The Student Government Association at the University of Maryland, College Park, wants student fees raised to pay for more  investigators of sexual miconduct cases.
The Student Government Association at the University of Maryland, College Park, wants student fees raised to pay for more  investigators of sexual miconduct cases. (ANDREA F. CHUNG)

Frustrated by the slow pace of investigations into sexual misconduct allegations at the University of Maryland, College Park, the Student Government Association is calling on administrators to raise student fees to hire more investigators.

While university officials have not committed to the students' demand, university President Wallace Loh will meet SGA members Friday to discuss their proposal that all students pay an additional $17 in fees per semester. Loh has final say over the increase.


"He doesn't want to impose any kind of fee for students," said SGA President Katherine Swanson. "We're talking about the fee proposal and what they've offered, and how we can move forward."

A university spokeswoman said Thursday it was premature for Loh to say whether he would sign off on the proposal.

University administrators responded to the SGA's demand by announcing plans to hire two additional investigators, a deputy director and a coordinator for the school's Office of Civil Rights and Sexual Misconduct. The office currently is staffed by seven people, including the director and four investigators, according to its website.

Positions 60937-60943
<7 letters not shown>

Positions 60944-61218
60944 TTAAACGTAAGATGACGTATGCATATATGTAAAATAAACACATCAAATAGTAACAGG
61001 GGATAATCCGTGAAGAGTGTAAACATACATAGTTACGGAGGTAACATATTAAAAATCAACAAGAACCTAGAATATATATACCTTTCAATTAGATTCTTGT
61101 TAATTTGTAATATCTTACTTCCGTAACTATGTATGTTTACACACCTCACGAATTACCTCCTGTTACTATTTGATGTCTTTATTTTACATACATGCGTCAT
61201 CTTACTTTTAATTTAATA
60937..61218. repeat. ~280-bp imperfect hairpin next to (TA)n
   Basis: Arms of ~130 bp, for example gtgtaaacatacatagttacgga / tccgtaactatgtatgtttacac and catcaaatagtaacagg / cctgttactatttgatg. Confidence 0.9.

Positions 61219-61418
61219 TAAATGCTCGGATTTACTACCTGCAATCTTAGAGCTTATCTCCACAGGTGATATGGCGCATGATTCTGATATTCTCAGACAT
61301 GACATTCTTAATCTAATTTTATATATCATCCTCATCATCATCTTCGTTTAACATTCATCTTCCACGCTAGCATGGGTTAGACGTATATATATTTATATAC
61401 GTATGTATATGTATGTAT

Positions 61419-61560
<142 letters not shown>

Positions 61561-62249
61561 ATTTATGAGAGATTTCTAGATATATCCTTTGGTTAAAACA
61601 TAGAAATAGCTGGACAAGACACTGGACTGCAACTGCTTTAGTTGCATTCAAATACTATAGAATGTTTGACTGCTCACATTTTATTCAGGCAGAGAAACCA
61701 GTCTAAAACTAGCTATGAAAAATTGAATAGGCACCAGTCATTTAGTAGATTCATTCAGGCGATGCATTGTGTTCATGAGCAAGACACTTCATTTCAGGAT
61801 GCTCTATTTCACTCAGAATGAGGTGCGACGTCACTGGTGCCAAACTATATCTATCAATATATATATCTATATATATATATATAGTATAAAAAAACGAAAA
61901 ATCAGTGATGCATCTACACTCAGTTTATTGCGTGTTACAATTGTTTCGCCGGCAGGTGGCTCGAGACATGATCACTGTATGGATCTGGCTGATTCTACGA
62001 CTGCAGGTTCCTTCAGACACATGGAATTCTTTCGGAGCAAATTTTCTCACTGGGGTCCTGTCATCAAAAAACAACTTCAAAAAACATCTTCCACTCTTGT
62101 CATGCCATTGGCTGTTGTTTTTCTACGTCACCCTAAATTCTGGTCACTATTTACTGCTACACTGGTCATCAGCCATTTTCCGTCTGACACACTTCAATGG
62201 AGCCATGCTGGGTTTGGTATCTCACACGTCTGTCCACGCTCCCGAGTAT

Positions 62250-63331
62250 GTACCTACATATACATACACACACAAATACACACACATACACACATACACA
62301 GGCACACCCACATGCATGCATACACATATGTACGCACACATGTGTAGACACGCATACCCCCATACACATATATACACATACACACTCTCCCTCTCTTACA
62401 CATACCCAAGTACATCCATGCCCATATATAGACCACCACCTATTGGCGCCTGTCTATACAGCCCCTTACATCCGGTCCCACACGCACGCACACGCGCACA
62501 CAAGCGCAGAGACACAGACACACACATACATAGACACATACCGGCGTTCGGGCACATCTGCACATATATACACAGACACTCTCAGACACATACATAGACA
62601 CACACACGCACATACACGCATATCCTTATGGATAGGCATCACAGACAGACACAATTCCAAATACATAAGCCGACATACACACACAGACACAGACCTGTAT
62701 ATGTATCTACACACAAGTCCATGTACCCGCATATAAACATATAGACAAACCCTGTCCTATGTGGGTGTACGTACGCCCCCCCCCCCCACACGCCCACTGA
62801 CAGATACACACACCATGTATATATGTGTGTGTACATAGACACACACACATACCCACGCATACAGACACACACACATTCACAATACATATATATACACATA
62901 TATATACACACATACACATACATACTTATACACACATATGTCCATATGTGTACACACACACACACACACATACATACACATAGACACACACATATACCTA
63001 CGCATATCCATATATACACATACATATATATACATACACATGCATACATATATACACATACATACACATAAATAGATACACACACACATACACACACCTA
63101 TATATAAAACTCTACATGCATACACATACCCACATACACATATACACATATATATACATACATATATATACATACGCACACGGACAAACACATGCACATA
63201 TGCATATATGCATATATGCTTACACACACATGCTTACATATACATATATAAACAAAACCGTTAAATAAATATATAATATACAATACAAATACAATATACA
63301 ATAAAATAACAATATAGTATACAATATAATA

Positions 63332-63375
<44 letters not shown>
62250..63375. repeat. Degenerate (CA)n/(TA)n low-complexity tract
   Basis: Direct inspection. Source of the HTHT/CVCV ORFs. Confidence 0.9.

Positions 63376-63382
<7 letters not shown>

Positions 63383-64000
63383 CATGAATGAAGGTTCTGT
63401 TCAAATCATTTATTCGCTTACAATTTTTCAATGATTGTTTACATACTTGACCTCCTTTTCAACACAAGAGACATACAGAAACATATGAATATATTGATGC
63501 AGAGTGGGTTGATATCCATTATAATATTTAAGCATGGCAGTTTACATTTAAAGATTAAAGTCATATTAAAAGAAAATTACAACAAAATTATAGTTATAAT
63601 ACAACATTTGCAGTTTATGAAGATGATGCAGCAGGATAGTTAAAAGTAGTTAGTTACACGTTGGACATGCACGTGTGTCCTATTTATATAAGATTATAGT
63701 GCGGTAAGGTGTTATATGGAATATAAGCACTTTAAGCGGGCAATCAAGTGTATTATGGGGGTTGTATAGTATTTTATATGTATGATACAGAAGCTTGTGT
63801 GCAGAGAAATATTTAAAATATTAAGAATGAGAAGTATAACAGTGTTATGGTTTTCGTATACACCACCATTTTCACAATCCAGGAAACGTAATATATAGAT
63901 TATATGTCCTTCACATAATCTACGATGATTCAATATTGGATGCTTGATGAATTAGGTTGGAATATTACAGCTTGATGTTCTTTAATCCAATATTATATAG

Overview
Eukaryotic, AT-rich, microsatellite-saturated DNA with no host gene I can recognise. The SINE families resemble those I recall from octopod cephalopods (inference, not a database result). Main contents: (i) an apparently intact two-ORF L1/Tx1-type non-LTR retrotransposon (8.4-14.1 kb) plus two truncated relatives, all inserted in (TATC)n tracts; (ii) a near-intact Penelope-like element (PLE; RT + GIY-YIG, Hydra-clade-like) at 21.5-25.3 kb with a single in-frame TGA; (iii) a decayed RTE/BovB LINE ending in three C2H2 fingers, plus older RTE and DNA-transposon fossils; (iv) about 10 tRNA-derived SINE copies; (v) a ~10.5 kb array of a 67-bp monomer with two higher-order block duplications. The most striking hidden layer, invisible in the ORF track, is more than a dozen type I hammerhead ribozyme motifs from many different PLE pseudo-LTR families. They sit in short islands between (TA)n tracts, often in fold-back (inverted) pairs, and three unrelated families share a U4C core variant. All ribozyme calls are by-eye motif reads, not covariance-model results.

"We commend the work of the Student Government Association to advocate for this critical issue," a university statement said. "We all share the same goal, and working together we will continue to invest resources to work toward a campus environment that is free from sexual misconduct."

The university will review its investigative and adjudicative processes for sexual misconduct to ensure fair and timely resolutions, the statement said.

Nonetheless, the students are pressing for the fee increase to ensure the new positions are filled. The increase would double the office's budget with about $1 million annually. The SGA also wants the office moved to the center of campus.

The students decided to act after learning it took 140 days on average last year to investigate most reports of sexual assault — far longer than the 60 days recommended by the U.S. Department of Education. After drafting the proposal, the SGA voted 32-1 on Sept. 28 to endorse the fee increase.

Swanson learned about how long the investigations were taking after meeting earlier this year with Catherine Carroll, director of the civil rights office. Through a univerasity spokeswoman, Carroll declined to discuss procedures.

The students' proposal, which would amount to $34 a year, will be considered Wednesday by the Student Fee Review Committee, which will forward its recommendation to Loh. Students pay about $1,000 a semester in fees for everything from shuttle buses and athletics to student union activities.

Meanwhile, the proposal is drawing attention from around the country.

"I like the ownership it shows," said Daniel Swinton of the NCHERM Group, a campus research, law and consulting firm in Philadelphia. "For them to say, 'We want to pay this. Here's a proposal' — that's unique. I don't know of others."